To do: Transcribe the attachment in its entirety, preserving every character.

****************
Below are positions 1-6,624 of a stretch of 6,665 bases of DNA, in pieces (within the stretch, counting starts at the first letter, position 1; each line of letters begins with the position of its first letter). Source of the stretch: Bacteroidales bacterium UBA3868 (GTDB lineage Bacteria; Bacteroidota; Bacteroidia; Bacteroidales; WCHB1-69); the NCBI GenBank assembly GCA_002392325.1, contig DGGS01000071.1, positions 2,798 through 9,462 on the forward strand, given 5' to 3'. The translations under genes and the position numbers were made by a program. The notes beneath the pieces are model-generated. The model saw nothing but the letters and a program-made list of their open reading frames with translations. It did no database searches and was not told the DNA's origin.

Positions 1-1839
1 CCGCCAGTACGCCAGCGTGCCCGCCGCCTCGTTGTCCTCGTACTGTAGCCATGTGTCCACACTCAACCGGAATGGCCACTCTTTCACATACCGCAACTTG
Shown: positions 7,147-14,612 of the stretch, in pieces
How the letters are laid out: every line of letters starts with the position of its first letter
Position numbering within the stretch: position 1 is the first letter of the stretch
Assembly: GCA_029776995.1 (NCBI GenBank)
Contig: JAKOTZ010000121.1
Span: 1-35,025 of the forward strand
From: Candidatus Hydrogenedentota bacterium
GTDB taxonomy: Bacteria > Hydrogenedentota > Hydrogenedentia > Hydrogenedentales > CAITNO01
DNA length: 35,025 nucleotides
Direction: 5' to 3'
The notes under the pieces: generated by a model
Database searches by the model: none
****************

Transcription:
Below are positions 1-6,624 of a stretch of 6,665 bases of DNA, in pieces (within the stretch, counting starts at the first letter, position 1; each line of letters begins with the position of its first letter). Source of the stretch: Bacteroidales bacterium UBA3868 (GTDB lineage Bacteria; Bacteroidota; Bacteroidia; Bacteroidales; WCHB1-69); the NCBI GenBank assembly GCA_002392325.1, contig DGGS01000071.1, positions 2,798 through 9,462 on the forward strand, given 5' to 3'. The translations under genes and the position numbers were made by a program. The notes beneath the pieces are model-generated. The model saw nothing but the letters and a program-made list of their open reading frames with translations. It did no database searches and was not told the DNA's origin.

Positions 1-1839
1 CCGCCAGTACGCCAGCGTGCCCGCCGCCTCGTTGTCCTCGTACTGTAGCCATGTGTCCACACTCAACCGGAATGGCCACTCTTTCACATACCGCAACTTG
Shown: positions 7,147-14,612 of the stretch, in pieces
How the letters are laid out: every line of letters starts with the position of its first letter
Position numbering within the stretch: position 1 is the first letter of the stretch
Assembly: GCA_029776995.1 (NCBI GenBank)
Contig: JAKOTZ010000121.1
Span: 1-35,025 of the forward strand
From: Candidatus Hydrogenedentota bacterium
GTDB taxonomy: Bacteria > Hydrogenedentota > Hydrogenedentia > Hydrogenedentales > CAITNO01
DNA length: 35,025 nucleotides
Direction: 5' to 3'
The notes under the pieces: generated by a model
Database searches by the model: none